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Universal health care advocates hope to reinvigorate support at Vermont Statehouse

A man wearing a black mask speaks into a microphone at a podium. A group of people stand behind him.
Zoe McDonald
Vermont Public
Rep. Brian Cina speaks about the newly formed Universal Health Care Caucus at the Vermont Statehouse on Jan. 17. Rep. Emilie Krasnow, Rep. Robin Chesnut-Tangerman, Dr. Luke Wohlford, and Rep. Saudia LaMont stand behind Cina.

A coalition of House lawmakers is trying to reignite political momentum for a universal health care system in Vermont.

The decades-long push for single-payer health care in Vermont suffered a devastating blow when then-Gov. Peter Shumlin abandoned his plan for a publicly funded system that would have provided coverage to every resident in the state.

Nine years after that setback, proponents of universal health care, such as Burlington Rep. Brian Cina, a Progressive, are hoping to push the issue back to the top of the agenda in Montpelier.

“It’s reunifying the universal health care movement in Vermont,” Cina said Wednesday. “So we may not have agreement yet on the exact pathway towards universal health care, but where we do have agreement is on the process.”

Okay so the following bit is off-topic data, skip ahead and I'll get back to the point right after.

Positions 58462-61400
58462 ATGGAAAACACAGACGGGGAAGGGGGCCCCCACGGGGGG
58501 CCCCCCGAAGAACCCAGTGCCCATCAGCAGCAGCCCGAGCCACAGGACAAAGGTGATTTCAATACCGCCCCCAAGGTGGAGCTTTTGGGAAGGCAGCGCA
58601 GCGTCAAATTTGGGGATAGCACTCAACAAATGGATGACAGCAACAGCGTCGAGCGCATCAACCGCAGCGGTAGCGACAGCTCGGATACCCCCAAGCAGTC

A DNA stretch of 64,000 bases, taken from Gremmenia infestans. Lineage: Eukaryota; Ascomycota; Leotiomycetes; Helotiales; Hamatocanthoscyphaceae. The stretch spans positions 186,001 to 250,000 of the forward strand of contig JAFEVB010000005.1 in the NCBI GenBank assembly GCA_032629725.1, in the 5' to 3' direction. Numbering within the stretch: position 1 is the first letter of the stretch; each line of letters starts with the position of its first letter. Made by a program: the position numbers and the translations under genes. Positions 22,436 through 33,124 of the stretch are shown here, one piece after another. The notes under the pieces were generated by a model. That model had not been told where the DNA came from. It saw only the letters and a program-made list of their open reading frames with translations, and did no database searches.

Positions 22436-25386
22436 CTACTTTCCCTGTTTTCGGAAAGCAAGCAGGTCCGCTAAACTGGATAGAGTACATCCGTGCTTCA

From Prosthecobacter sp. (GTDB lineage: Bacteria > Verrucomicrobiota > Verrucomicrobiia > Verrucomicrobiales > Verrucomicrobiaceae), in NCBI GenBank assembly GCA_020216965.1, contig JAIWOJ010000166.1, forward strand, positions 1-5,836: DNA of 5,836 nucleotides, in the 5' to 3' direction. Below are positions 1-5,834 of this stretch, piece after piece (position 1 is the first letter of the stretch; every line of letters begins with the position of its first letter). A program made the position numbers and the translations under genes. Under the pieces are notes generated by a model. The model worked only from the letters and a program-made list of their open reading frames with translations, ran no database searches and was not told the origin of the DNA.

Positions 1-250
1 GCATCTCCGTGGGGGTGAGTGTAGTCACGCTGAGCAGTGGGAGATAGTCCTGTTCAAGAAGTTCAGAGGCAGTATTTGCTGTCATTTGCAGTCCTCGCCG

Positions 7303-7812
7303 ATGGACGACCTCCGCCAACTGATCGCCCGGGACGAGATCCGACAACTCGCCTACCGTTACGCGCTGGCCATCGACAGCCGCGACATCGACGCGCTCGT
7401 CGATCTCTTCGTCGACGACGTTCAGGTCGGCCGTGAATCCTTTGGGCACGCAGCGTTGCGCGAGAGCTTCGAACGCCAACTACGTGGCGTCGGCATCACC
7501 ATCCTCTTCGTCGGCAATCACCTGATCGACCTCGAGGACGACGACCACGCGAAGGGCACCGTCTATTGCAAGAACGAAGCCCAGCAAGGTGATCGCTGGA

That process centers on a new coalition of Vermont lawmakers, called the Universal Health Care Caucus.

Cina said the caucus will try to build support for publicly funded health care in Montpelier by generating a groundswell of support outside the Statehouse.

“And so the formation of the caucus gives us an opportunity to create a space to not only include those who have been involved in the past but also bring in more people,” he said.

Nearly 60 House lawmakers have signed onto a bill that would, over time, replace private health insurance premiums with a public financing system.

Shumlin abandoned a previous iteration of the proposal because the tax assessments on businesses and individuals, he said at the time, would have caused undue disruption to the Vermont economy.

Proponents of universal health care say it would cut overall health care expenditures by reducing administrative costs and increasing access to preventative services.

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The Vermont Statehouse is often called the people’s house. I am your eyes and ears there. I keep a close eye on how legislation could affect your life; I also regularly speak to the people who write that legislation.
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